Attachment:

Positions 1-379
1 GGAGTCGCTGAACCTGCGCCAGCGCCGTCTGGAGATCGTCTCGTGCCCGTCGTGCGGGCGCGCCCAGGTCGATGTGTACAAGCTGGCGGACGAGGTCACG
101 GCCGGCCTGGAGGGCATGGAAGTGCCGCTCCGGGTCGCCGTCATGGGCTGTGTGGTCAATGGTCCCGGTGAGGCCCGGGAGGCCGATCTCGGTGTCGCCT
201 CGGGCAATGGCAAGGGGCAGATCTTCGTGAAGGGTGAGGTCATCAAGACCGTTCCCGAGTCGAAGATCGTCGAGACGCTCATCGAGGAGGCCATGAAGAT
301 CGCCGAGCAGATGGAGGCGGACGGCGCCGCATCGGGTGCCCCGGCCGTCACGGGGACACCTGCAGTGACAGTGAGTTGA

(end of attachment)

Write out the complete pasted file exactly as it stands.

Positions 1-379
1 GGAGTCGCTGAACCTGCGCCAGCGCCGTCTGGAGATCGTCTCGTGCCCGTCGTGCGGGCGCGCCCAGGTCGATGTGTACAAGCTGGCGGACGAGGTCACG
101 GCCGGCCTGGAGGGCATGGAAGTGCCGCTCCGGGTCGCCGTCATGGGCTGTGTGGTCAATGGTCCCGGTGAGGCCCGGGAGGCCGATCTCGGTGTCGCCT
201 CGGGCAATGGCAAGGGGCAGATCTTCGTGAAGGGTGAGGTCATCAAGACCGTTCCCGAGTCGAAGATCGTCGAGACGCTCATCGAGGAGGCCATGAAGAT
301 CGCCGAGCAGATGGAGGCGGACGGCGCCGCATCGGGTGCCCCGGCCGTCACGGGGACACCTGCAGTGACAGTGAGTTGA